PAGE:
Tag Archives: Inspiration

Every Company Needs an Innovation Coach

Retained InnovationInnovation is not a solo activity. While the rare lone genius may be able to invent something on their own (although still always inspired by others), nobody can innovate by themselves. Innovation, by its very nature, requires collaboration.

Companies are like brains. The brain is composed of two hemispheres. The left brain is typically described as the home to math and logic skills, while the right brain is described as the domain of creativity. Of course people need to develop both hemispheres to be successful, and companies are the same. Achieving operational excellence is the goal of the left brain side of the organization and innovation excellence should be the goal of the right side of the organization. Unfortunately, most organizations over-invest in operational excellence to the point that the organization fights off innovation excellence efforts like a virus.

So, what’s the cure?

Not to get sick in the first place of course!

To achieve that, consider putting an innovation wellness program in place. And what does that look like?

An innovation wellness program has at its center, an organization that is willing to reach outside its four walls for a constant stream of new inspiration. Because it is inspiration in combination with curiosity that will give the organization a fighting chance of identifying ongoing sources of unique and differentiated insights that will allow the organization to continuously reinvent itself and stay in resonance with its customers.

A couple tangible examples of innovation wellness program components include:

  1. Embedding elements of so-called Open Innovation into the core of the organization’s innovation approach rather than existing as a periodic guest
  2. Continuous reinforcement of a curiosity culture
  3. Employment of a part-time innovation coach on an ongoing basis

Robert F BrandsWhat does an innovation coach look like?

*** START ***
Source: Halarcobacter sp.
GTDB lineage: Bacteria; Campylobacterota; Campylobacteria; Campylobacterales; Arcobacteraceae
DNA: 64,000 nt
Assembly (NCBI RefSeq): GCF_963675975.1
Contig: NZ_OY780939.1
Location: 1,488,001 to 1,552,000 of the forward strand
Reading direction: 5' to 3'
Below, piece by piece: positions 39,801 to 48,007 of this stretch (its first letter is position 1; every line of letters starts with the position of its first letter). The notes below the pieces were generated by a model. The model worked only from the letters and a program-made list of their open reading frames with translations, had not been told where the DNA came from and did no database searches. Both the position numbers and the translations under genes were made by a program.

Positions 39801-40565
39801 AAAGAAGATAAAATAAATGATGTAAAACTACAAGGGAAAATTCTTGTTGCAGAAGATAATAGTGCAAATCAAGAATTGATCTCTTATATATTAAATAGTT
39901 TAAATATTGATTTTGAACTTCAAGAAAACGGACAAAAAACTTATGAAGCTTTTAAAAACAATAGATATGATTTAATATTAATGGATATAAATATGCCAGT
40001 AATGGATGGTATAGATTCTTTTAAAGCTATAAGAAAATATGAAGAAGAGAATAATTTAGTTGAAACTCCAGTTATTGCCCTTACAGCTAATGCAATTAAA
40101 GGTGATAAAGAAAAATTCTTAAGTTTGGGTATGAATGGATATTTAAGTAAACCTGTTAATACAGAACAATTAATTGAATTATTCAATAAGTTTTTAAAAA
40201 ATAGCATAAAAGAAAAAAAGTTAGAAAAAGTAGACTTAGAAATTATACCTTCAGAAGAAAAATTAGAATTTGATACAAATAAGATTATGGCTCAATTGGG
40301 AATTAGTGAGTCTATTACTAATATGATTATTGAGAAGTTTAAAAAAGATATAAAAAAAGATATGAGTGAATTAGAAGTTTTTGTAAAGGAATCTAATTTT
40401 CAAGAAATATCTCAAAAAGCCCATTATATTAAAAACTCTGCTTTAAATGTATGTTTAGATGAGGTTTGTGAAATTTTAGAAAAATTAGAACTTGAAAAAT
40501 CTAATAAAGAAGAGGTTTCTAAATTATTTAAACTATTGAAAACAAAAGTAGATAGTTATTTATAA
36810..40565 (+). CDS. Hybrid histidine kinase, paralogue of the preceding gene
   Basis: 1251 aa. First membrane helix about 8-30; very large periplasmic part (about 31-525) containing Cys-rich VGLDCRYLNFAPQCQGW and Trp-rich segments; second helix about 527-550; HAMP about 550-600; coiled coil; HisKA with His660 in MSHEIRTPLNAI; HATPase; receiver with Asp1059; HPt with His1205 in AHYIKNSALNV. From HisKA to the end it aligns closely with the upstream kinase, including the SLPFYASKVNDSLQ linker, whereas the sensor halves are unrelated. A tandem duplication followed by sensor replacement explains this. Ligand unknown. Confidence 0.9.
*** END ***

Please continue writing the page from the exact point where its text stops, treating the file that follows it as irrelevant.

Well, one good example was the late Robert F. Brands, who was lost to the global innovation community far too soon. He was a friend, a colleague, a mentor, a partner on work we did for the United States Navy, and he helped me get the book deal for my first five-star book – Stoking Your Innovation Bonfire.

A good innovation coach helps you avoid the ten signs of innovation sickness:

  1. Nobody can articulate your definition of innovation (or you don’t have one)
  2. Nobody can articulate your innovation vision/strategy/goals (or you don’t have them)
  3. People struggle to tell the story of one or more innovations launched to wide adoption by the organization
  4. Most of what passes as innovation inside the organization would actually be classified as improvements (not innovation) by people outside the organization
  5. The organization no longer makes external innovation perspectives available to a wide audience
  6. Nobody takes the time to participate in our innovation efforts anymore
  7. Your organization is unable to accept insights and ideas from outside the organization and develop them into concepts that can be scaled to wide adoption
  8. Innovation program leadership has difficulty getting time on the CEO’s calendar any more
  9. Your innovation team is trying to do all of the innovating instead of helping to accelerate the innovation efforts of others
  10. Your pace of innovation is slower than the organizations you compete with for market share, donations, votes, etc.

A good innovation coach can help you:

1. Perform an innovation assessment